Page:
Director: Peter Ramsey
Starring: Chris Pine, Alec Baldwin, Jude Law, Hugh Jackman, Isla Fisher, Dakota Goyo
Written by: David Lindsay-Abaire and (book) William Joyce
Running Time: 97 mins
Release date: 30th November 2012
Looks can be deceiving. Take the poster for Rise of the Guardians. A huge bearded man with tattoos in crossed armed, a fearful looking rabbit and a spiky haired kid makes you believe that this could be a nightmare vision that you’d find on the cover of a comic book. The last thing you would think of it as a fun-filled family adventure. Well that is exactly what it is and it’s proof that sometimes, a poster doesn’t give a film justice.
The world is under attack. An evil force called Pitch Black wants to take away the children’s sweet dreams and replace them with nightmares in order to stop them believing in the things children believe in. This is a job for the Guardians, led by North, or as he is better known, Santa Claus. Bringing together his team, The Easter Bunny, an Australian speaking rabbit with a tough attitude but still a bunny at heart, the sweet talking, caring Tooth Fairy and the silent Sandman. This time, however, the Guardians are going to need help and so, chosen by The Man in the Moon, Jack Frost arrives. A young kid who wants nothing more than having fun but is angered by the fact that no human can see him. Together they take on the might of Pitch but it’s not going to be an easy battle.
Already being compared to Avengers Assemble for kids, this inventive mix of adventure and comedy has plenty going for it. First up, it looks magnificent. The visuals and the quality of the animation is extremely high. Filled with intricate details, you can see that the director, Peter Ramsey, has come from the world of art. (He was a storyboard artist before taking on this, his first directing duties). Also on board as a visual consultant is Roger Deakins, the brilliant cinematographer and you can see that a cinematic eye has worked on this film. It’s bright, colourful and full of energy.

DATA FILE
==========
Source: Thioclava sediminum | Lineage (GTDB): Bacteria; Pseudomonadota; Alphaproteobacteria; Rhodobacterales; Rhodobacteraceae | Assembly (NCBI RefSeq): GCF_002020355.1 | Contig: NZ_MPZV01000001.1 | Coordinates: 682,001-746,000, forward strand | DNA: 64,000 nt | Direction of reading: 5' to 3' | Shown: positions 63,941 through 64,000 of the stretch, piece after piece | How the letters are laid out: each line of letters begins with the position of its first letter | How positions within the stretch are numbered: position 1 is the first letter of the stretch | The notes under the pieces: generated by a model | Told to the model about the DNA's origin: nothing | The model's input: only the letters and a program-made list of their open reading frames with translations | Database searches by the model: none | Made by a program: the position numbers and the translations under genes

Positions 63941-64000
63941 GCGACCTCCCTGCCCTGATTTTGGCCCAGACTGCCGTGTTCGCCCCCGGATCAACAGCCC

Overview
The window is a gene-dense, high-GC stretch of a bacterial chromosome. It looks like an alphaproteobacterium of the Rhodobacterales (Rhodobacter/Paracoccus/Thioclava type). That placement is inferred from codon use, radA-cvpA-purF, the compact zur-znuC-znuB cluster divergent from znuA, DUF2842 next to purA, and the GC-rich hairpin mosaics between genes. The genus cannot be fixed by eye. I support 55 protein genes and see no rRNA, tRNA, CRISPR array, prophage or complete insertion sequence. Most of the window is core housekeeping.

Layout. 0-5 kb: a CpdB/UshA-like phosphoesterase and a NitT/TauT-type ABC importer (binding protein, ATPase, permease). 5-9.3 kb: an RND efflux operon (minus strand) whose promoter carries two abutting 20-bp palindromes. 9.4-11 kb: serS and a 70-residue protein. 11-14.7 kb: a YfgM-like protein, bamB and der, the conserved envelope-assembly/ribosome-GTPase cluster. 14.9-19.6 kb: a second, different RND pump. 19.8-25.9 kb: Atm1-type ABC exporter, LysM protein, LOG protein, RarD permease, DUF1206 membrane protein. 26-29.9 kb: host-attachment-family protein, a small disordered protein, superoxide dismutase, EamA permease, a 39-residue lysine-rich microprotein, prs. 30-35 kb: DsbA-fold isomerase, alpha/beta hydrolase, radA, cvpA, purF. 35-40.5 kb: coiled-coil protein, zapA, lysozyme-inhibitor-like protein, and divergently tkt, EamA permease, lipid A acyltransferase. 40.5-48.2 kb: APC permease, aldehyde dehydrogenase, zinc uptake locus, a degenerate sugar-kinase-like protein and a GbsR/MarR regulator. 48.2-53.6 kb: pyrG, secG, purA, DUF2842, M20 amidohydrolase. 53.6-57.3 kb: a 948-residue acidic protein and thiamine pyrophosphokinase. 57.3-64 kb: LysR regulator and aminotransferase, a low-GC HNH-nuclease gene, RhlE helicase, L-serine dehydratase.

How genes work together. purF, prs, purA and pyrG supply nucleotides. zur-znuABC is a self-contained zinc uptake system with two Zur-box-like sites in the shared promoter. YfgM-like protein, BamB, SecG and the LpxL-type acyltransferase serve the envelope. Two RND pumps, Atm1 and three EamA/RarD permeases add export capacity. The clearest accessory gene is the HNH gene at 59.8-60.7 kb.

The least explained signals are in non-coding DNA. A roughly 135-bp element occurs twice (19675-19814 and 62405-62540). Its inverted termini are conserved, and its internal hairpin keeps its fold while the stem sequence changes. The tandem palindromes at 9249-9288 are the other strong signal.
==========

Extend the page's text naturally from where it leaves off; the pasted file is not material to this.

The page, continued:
Based on the book by William Joyce (and a short film he also made) this is perfect Christmas entertainment and the young audience I saw it with seemed enraptured with the whole story. However, while I found the creations interesting (great choices for the voice work: Alec Baldwin with his Russian sounding, authoritative Santa; Hugh Jackman having fun with his Bunny; Isla Fisher all sweetness and light as Tooth and Chris Pine giving plenty of teenage attitude to his Jack and Jude Law making a perfectly sinister Pitch) the film, which started off so strong, seem to run out of steam in the middle and became increasingly repetitive.
The light relief come in the form of Santa’s Elves and I have to say, these had more than a passing resemblance to the little yellow guys from Despicable Me, although the Yetis who also work with Santa seemed more fun. While the jokes are there, they don’t interfere with the action, acting more as a break to catch our breath before the next action scene. I think it needed more humour as it did, in areas become very dark (a little boy in front of me was shuffling in his seat and moved several times because he got frightened).
Dreamworks have been a little lazy in their creative animation departments and a line of sequels to previous hits is not enough so it is refreshing to see them produce something original and for me, this is the best thing they have done since the original Shrek, even if the story doesn’t fill the whole 97 mins. Great visuals, great characterisations but lacking in the plot department. Sounds like another film I saw recently (*see Great Expectation review). One final note: I saw this in superior 2D and trust me, it doesn’t make any difference to the enjoyment of the film but it’s a whole lot cheaper.